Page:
Words: Yasi Salek
Photos: Alice Baxley)
There are a lot of bands, but there aren't a lot of bands like White Lung (although I am sure there will be plenty of imitators popping up soon enough). The Vancouver bred band has been making the same brand of piercing, high-BPM, short-form punk rock since they first formed in 2006, seemingly immune to the various musical trends that crept around them and swept up many of their peers, with the help of the Internet and its urgent need to celebrate sameness. With their third and latest release, Deep Fantasy, the band may not have changed but they have certainly evolved. Guitarist Kenneth William has refined his riffs and drummer Anne-Marie Vassilliou is as relentless and clean (and fill-free) as ever, while lead singer Mish Way's in-your-face feminist lyrics are still very present, and she is still very angry, but her topics have broadened to include some heavy shit, like addiction, rape culture, and body image issues. The album gets as close to pop as White Lung's punk can, while steering completely clear of being actual pop-punk (so don't get too excited about that forthcoming Blink-182/White Lung world tour).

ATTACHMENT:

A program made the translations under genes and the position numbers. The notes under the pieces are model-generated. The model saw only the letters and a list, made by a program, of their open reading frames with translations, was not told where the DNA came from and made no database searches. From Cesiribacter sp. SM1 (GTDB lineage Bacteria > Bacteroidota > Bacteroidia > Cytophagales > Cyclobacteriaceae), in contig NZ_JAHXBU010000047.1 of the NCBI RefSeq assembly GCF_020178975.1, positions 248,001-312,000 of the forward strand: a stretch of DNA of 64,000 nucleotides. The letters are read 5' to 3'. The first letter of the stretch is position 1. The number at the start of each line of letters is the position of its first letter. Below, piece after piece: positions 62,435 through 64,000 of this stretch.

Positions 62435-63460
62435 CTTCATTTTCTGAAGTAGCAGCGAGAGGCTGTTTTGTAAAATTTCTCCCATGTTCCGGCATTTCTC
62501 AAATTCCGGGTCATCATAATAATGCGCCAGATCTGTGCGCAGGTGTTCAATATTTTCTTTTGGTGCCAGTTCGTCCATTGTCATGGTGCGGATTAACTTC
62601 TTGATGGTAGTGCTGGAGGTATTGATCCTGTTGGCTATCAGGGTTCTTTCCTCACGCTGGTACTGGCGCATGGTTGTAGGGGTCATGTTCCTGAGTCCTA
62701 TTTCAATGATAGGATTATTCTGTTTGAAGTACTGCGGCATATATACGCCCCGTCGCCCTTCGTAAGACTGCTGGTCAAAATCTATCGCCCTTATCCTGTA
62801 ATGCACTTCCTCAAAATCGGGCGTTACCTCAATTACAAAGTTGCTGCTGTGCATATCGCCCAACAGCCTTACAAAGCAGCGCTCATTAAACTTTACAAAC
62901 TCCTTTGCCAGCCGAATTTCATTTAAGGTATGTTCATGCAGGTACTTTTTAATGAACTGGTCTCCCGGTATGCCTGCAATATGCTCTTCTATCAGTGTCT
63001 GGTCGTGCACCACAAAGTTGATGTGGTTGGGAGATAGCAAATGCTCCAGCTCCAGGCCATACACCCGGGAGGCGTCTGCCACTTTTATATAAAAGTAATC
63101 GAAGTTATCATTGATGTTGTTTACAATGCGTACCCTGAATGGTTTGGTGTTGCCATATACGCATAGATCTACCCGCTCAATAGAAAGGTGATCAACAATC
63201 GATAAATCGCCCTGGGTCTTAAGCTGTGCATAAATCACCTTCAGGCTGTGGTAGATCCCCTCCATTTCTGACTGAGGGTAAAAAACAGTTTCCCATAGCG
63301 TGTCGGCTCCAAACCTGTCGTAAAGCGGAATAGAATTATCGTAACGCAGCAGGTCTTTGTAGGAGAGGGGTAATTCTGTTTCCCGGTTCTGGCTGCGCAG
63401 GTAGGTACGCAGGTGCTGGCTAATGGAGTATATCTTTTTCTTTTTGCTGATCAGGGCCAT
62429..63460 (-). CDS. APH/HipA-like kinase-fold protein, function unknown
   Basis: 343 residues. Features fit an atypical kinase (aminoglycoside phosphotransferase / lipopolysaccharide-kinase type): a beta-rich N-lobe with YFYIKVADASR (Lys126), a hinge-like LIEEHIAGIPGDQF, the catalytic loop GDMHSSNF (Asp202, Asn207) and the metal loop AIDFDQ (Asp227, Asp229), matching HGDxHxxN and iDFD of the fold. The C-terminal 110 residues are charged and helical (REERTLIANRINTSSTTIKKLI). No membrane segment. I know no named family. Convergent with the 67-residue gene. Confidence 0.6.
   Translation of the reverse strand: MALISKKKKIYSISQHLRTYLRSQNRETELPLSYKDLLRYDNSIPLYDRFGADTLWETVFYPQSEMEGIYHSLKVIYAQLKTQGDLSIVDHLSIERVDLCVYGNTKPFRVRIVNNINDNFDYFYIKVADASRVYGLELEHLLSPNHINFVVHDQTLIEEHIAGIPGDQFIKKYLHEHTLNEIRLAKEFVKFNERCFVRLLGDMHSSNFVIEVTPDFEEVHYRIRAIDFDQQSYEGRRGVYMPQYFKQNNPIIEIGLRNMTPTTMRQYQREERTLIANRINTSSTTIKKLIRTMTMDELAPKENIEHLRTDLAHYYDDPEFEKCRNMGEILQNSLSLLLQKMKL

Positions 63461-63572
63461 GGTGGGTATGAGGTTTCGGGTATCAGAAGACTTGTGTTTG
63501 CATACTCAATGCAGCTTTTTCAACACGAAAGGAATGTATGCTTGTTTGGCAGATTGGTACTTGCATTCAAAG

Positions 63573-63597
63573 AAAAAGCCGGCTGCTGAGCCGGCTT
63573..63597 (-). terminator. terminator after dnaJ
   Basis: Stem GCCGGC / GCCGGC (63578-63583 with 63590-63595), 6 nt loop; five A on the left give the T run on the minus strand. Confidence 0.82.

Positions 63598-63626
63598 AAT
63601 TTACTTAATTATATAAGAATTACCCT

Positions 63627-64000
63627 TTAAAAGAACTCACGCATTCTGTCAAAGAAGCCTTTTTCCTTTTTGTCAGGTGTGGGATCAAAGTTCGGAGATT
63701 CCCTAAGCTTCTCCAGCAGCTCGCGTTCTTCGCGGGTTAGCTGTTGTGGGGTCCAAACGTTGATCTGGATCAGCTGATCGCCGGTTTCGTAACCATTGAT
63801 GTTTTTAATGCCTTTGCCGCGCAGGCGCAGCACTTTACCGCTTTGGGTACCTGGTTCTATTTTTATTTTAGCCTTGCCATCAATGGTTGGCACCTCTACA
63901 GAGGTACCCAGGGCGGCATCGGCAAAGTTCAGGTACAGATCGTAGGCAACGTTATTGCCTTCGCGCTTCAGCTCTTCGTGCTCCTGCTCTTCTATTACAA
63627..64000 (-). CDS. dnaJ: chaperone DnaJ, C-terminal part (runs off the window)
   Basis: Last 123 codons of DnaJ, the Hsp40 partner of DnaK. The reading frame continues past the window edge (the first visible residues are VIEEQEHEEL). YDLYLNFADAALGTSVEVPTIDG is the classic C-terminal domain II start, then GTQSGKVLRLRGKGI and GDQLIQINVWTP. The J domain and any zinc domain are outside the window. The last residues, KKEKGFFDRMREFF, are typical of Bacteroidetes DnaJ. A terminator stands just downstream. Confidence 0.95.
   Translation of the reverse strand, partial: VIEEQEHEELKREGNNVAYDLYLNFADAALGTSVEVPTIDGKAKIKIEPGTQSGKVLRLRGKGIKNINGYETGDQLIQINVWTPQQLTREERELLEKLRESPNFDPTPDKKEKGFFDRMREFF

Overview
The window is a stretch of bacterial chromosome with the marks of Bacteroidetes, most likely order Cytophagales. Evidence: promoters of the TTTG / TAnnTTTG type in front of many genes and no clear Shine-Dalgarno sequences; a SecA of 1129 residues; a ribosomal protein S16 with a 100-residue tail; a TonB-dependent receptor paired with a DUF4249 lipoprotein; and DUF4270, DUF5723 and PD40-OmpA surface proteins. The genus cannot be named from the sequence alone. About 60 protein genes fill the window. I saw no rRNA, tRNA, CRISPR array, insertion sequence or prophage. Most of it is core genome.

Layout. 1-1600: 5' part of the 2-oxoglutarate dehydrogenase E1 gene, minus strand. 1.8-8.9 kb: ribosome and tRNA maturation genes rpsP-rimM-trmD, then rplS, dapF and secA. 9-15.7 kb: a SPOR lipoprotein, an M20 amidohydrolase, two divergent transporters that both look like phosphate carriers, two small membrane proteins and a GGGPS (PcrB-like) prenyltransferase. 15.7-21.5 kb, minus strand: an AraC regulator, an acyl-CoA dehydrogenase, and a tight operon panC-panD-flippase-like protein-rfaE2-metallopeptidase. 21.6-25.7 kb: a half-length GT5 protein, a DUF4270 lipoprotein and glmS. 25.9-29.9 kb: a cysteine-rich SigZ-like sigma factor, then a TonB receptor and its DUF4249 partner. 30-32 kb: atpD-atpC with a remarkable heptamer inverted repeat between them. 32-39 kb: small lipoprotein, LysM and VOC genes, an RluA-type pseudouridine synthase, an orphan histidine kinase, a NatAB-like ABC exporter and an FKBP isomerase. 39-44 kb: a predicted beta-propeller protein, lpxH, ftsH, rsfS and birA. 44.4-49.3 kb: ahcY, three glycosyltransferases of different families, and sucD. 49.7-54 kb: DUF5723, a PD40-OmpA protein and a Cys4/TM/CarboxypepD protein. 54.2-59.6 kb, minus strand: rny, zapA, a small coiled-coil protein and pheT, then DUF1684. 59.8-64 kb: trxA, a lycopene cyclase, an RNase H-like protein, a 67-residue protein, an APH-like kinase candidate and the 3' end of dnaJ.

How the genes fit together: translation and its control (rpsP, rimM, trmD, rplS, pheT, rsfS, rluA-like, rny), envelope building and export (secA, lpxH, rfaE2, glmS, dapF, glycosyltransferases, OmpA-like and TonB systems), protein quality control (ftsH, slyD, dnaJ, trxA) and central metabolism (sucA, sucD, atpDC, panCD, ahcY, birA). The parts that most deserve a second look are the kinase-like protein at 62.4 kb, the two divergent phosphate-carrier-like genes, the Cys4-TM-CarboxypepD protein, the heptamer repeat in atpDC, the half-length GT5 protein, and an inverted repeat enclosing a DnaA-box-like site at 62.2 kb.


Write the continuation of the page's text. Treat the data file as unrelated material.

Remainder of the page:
I talked to Way about the band's evolution and inspirations, and her own personal progression (plus a lot of other stuff left out of this interview for posterity's sake):
Do you remember the very first time you had the thought "I want to be in a band"?